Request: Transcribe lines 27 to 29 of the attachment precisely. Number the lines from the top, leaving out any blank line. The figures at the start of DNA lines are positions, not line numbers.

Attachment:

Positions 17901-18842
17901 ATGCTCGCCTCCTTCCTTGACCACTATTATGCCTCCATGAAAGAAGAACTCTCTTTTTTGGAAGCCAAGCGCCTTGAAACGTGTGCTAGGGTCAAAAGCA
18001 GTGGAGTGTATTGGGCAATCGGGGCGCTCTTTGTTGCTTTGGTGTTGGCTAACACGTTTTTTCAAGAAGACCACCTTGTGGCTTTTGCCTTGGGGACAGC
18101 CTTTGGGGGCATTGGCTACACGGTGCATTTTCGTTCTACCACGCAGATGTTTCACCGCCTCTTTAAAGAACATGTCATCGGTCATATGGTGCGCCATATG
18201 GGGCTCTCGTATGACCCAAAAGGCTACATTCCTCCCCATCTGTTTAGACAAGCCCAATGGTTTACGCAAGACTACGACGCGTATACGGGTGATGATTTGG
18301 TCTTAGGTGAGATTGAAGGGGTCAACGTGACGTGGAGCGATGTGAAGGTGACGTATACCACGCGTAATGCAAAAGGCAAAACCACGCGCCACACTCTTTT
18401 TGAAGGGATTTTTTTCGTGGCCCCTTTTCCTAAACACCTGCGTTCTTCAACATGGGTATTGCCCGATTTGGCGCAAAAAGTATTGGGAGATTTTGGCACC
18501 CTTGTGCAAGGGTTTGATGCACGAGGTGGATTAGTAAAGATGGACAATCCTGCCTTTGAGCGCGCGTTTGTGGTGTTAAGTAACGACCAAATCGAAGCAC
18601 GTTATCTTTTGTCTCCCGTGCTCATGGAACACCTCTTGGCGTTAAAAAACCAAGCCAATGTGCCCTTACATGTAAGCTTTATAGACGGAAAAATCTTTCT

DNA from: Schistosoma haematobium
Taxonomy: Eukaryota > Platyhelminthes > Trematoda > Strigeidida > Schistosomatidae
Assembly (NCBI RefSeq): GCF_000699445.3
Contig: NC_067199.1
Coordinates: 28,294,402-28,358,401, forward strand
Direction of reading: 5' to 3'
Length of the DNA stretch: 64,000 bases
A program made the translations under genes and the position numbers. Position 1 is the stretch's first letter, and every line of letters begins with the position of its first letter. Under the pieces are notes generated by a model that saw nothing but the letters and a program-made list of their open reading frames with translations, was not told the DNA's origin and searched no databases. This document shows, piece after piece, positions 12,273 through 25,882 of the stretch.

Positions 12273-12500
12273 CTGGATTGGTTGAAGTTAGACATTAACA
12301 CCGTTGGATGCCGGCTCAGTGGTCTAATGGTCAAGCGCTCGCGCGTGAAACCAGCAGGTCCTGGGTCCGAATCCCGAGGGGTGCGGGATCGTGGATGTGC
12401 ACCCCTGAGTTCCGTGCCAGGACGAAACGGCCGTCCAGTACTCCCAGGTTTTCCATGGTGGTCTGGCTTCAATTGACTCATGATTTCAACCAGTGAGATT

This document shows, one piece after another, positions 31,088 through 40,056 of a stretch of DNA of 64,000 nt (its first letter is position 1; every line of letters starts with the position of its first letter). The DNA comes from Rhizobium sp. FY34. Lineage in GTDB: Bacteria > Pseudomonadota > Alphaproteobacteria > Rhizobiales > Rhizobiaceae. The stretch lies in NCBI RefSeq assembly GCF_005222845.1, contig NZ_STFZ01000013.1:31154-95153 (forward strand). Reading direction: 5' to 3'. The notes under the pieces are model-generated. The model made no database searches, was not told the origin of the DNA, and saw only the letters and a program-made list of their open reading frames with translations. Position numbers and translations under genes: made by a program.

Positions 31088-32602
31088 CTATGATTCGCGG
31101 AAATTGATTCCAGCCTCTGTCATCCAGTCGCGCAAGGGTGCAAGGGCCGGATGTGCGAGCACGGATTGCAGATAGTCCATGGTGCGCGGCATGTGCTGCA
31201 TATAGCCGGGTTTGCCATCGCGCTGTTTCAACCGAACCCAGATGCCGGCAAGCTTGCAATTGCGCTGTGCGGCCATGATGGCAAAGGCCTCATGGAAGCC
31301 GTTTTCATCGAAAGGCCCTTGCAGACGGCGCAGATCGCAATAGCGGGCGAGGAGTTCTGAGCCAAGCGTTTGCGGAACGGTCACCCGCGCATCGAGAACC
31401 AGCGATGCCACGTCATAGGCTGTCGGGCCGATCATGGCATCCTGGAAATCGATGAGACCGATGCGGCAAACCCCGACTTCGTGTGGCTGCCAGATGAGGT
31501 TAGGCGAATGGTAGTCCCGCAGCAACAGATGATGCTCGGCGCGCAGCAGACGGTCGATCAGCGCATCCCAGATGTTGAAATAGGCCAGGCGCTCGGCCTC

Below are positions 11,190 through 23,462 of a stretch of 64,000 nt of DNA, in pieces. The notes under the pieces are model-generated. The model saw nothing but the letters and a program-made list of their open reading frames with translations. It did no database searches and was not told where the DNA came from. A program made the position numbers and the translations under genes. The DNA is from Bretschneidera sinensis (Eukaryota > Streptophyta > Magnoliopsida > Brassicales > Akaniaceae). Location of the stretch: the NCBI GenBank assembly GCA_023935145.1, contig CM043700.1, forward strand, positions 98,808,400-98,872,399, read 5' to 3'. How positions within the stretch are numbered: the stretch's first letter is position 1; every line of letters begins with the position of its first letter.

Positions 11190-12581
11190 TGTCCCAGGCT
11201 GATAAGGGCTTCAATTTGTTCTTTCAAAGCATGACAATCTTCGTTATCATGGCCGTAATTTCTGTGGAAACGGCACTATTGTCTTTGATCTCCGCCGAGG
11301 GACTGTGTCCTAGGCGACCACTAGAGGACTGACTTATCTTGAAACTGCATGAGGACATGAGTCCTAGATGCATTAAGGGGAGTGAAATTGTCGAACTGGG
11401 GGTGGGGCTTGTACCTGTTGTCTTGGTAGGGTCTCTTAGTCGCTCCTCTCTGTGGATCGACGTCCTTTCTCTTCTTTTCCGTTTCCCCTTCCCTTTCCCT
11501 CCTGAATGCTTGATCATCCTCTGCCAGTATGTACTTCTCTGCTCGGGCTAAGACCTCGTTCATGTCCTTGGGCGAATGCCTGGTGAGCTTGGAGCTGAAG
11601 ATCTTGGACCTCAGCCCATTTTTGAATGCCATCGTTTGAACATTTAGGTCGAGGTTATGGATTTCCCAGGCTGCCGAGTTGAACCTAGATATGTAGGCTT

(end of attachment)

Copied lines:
31301 GTTTTCATCGAAAGGCCCTTGCAGACGGCGCAGATCGCAATAGCGGGCGAGGAGTTCTGAGCCAAGCGTTTGCGGAACGGTCACCCGCGCATCGAGAACC
31401 AGCGATGCCACGTCATAGGCTGTCGGGCCGATCATGGCATCCTGGAAATCGATGAGACCGATGCGGCAAACCCCGACTTCGTGTGGCTGCCAGATGAGGT
31501 TAGGCGAATGGTAGTCCCGCAGCAACAGATGATGCTCGGCGCGCAGCAGACGGTCGATCAGCGCATCCCAGATGTTGAAATAGGCCAGGCGCTCGGCCTC